5 Paragraph Essay and a Discussion (same topic)

PART 1) Write a 5 paragraph essay (intro, 3 bodies, conclusion) based on the readings and videos. Include in-text citations and a works cited page.Topic: Do animals have the ability to communicate and express emotions as humans do? Explain your point of view and provide supporting examples from any readings and videos provided.USE MLA FORMAT FOR PAPER AND ALL CITATIONS!!! You don’t need any outside sources! Must be at least 950 words (essay only! Include in-text citations and a works cited page!PART 2) Using the same readings and videos, write a discussion answering the following questions:- Can animals learn and form denotative language as we know humans do? Explain why or why not with examples from the reading and the video. Cite your examples in ( ) in MLA format.- What is Koko’s method of communication? How successful is Koko’s communication?Be sure to answer all questions with specific examples from readings/videos!Please send these in two separate word documents.ABSOLUTELY NO PLAGIARISM! THIS WILL BE TURNED IN ON TURNITIN.COM!


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PRESS RELEASE: Koko Remembers Robin Williams | koko.org
1/13/18, 4(32 PM
< BACK TO NEWS ShareThis ABOUT US PRESS RELEASE: Koko Remembers Robin Williams Feedback Donate PROJECT KOKO EDUCATION CONSERVATION CARE & WELLNESS NEWS & MEDIA STORE SUPPORT US DONATE SHOP SIGN UP Free KOKO VIDEO Updates Robin Williams' Cheerful Meeting with Koko in 2001 Enter Your Email Address GO August 11, 2014 In 2001, Robin Williams was invited to meet Koko, the gorilla who communicates in sign language, at The Gorilla Foundation in northern California (see photo above). We had no idea what to expect, but everyone was in for a treat, and they became very special friends. On Monday, Aug. 11, the day news broke of Williams' passing, Koko and Penny and Ron (Drs. Patterson and Cohn) were together when phone calls started coming in about the sad event. After the first call, Koko came to Dr. Patterson with an inquiring look on her face. Dr. Patterson explained that "we have lost a dear friend, Robin Williams." Koko was quiet and looked very thoughtful (see photo bottom left). More phone calls about the news came in, and Koko overheard one from a former colleague who had worked with Williams while he filmed a public service announcement for The Gorilla Foundation (based on his visit with Koko) in 2003. The colleague's voice broke at the end of the conversation. About a half an hour later, Koko signed to Penny: "CRY LIP" (LIP is Koko's sign for woman). At the end of the day, Koko became very somber, with her head bowed and her lip quivering (see photo bottom right). We at the Gorilla Foundation are all greatly saddened by the news of Robin William’s death, and would like to offer his family our deepest condolences. We would also like to honor his life, which was a profound gift to humanity — and to other great apes like Koko — by sharing the following video of Robin’s powerfully emotional meeting with Koko in 2001: http://www.koko.org/koko-tribute-robin-williams Page 1 of 3 PRESS RELEASE: Koko Remembers Robin Williams | koko.org 1/13/18, 4(32 PM Video of a Close Encounter of the Rarest Kind In the above video, notice that Robin made Koko smile — something she hadn’t done for over 6 months, ever since her lifelong gorilla companion, Michael, passed away at the age of 27. But not only did Robin cheer up Koko, the effect was mutual, and Robin seemed transformed — from a high-energy entertainer, into a mellow, sensitive, empathetic guy, who also just happened to be really funny. Koko and Robin’s encounter is a supreme example of how humans and gorillas can overcome interspecies boundaries and express the highest form of empathy — embracing differences. Robin’s ability to just spend time with Koko, a gorilla, and in minutes become one of her closest friends, was extraordinary and unforgettable for Koko. We hope that it now becomes unforgettable for you too. And when you remember Robin Williams, remember that he is not only one of the world’s most beloved entertainers, he is also one of the world’s most powerful ambassadors for great ape conservation. Koko responds to the news of Robin's passing < Previous Article http://www.koko.org/koko-tribute-robin-williams Koko looks somber after it sinks in View All Next Article >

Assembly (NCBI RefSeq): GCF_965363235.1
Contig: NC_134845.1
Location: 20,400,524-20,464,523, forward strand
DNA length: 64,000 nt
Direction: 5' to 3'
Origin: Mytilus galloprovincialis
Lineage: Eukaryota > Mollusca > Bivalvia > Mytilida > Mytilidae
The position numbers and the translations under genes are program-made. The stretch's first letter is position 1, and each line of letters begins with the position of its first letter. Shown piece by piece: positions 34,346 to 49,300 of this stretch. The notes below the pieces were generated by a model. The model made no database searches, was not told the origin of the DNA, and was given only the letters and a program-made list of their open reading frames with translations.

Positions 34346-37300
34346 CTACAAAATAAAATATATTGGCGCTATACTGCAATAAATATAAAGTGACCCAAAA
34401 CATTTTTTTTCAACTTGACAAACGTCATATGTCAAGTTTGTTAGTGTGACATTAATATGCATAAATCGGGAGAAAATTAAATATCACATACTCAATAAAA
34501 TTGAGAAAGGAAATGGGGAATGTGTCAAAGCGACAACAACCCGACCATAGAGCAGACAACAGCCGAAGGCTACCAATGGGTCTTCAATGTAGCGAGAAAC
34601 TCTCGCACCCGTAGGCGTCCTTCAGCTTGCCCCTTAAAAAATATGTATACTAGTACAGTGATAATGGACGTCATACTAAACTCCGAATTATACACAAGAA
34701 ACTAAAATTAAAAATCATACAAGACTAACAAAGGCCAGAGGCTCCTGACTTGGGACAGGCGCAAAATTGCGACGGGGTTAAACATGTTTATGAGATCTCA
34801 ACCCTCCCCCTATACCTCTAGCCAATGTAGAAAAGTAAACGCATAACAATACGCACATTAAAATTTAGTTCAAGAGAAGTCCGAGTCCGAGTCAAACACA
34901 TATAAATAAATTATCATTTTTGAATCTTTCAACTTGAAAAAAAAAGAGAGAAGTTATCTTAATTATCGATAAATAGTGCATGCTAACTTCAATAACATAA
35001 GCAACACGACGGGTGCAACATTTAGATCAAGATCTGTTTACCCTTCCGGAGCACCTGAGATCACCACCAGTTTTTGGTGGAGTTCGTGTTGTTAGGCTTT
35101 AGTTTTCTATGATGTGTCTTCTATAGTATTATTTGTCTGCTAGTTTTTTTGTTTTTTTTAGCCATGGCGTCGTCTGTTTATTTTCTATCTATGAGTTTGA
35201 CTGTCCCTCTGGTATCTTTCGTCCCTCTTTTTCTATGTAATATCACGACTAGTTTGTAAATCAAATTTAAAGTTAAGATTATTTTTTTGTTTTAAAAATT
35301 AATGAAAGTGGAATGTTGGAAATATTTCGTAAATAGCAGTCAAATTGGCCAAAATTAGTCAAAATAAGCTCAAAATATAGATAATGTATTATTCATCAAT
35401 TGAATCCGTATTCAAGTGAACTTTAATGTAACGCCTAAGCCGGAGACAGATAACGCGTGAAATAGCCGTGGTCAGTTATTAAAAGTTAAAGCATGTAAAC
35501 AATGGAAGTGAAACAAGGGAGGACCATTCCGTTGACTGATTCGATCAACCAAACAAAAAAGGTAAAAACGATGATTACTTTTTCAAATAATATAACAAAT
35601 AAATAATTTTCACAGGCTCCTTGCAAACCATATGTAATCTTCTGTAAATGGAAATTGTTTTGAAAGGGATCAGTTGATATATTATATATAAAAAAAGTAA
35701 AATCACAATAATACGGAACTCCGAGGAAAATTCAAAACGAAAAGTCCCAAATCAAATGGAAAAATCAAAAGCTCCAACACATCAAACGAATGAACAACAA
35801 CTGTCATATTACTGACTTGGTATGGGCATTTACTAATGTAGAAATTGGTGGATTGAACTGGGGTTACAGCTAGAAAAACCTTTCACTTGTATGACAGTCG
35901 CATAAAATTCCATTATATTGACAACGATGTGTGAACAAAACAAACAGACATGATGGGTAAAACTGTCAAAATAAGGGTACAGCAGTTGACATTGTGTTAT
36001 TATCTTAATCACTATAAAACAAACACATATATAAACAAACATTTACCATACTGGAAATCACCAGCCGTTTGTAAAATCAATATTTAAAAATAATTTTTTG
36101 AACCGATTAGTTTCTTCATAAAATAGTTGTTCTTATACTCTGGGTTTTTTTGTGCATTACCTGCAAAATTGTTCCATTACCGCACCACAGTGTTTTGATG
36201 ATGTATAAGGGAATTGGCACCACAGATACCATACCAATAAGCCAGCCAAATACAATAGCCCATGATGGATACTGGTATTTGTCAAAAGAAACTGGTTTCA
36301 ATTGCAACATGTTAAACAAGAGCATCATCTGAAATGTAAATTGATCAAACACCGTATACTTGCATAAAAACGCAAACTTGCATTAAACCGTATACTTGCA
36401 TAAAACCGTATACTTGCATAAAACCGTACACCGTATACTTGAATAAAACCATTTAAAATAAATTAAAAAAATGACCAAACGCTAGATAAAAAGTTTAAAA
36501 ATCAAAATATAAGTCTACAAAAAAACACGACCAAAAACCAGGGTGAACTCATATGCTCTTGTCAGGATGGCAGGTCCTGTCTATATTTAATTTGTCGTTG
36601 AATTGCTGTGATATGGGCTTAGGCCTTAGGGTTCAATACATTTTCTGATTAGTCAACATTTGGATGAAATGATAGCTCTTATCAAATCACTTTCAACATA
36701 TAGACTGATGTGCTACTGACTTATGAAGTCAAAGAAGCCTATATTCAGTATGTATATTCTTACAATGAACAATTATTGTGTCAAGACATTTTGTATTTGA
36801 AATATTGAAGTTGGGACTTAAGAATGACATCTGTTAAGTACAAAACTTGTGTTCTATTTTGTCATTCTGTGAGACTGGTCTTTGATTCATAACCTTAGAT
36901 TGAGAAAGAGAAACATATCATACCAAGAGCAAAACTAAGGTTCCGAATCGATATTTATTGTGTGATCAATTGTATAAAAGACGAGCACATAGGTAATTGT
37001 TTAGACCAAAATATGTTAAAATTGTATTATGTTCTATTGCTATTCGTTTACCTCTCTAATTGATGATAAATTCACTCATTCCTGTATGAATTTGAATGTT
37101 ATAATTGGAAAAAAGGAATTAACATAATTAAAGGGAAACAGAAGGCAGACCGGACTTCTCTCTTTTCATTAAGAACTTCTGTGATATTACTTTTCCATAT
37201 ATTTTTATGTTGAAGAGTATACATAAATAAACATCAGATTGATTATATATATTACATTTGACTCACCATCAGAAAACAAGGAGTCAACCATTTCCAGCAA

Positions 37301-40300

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PRESS RELEASE: Koko Remembers Robin Williams | koko.org
1/13/18, 4(32 PM
Our mission is to learn about gorillas by communicating with them, and apply our
?knowledge to advance great ape conservation, education, care and empathy.
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Understanding How the Brain Speaks Two Languages

Understanding How the Brain Speaks Two
Hablan dos idiomas? You should, if you know what’s good for you
By Jeffrey KlugerApril 23, 2013
Getty Images
Follow @TIMEHealth
Learning to speak was the most remarkable thing you ever did. It wasn’t just the 50,000 words you had to master to become
fluent or the fact that for the first six years of your life you learned about three new words per day. It was the tenses and the